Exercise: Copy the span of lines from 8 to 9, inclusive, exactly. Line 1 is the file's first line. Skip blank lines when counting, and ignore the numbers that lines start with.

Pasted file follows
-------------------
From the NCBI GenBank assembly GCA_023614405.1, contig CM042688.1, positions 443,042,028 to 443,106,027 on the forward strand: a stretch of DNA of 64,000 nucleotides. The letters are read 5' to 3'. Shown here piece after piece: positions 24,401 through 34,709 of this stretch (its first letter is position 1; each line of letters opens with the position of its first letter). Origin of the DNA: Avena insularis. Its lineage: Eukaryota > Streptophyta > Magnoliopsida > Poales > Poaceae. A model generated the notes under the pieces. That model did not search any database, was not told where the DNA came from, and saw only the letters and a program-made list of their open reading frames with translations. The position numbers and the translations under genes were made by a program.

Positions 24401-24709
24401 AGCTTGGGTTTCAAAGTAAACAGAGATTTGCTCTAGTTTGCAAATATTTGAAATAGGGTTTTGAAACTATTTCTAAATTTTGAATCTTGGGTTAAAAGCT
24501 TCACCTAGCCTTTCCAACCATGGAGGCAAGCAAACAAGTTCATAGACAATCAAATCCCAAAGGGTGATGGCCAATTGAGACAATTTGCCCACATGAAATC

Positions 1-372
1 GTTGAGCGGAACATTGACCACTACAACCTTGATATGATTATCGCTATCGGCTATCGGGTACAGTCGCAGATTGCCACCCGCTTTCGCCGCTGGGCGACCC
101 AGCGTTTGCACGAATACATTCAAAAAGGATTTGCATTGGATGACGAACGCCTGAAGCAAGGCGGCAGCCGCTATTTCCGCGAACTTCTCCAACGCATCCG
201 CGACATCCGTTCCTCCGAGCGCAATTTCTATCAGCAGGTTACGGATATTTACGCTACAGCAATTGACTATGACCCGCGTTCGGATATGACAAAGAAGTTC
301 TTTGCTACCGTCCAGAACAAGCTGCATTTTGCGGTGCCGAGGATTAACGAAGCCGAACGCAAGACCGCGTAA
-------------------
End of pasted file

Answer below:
201 CGACATCCGTTCCTCCGAGCGCAATTTCTATCAGCAGGTTACGGATATTTACGCTACAGCAATTGACTATGACCCGCGTTCGGATATGACAAAGAAGTTC
301 TTTGCTACCGTCCAGAACAAGCTGCATTTTGCGGTGCCGAGGATTAACGAAGCCGAACGCAAGACCGCGTAA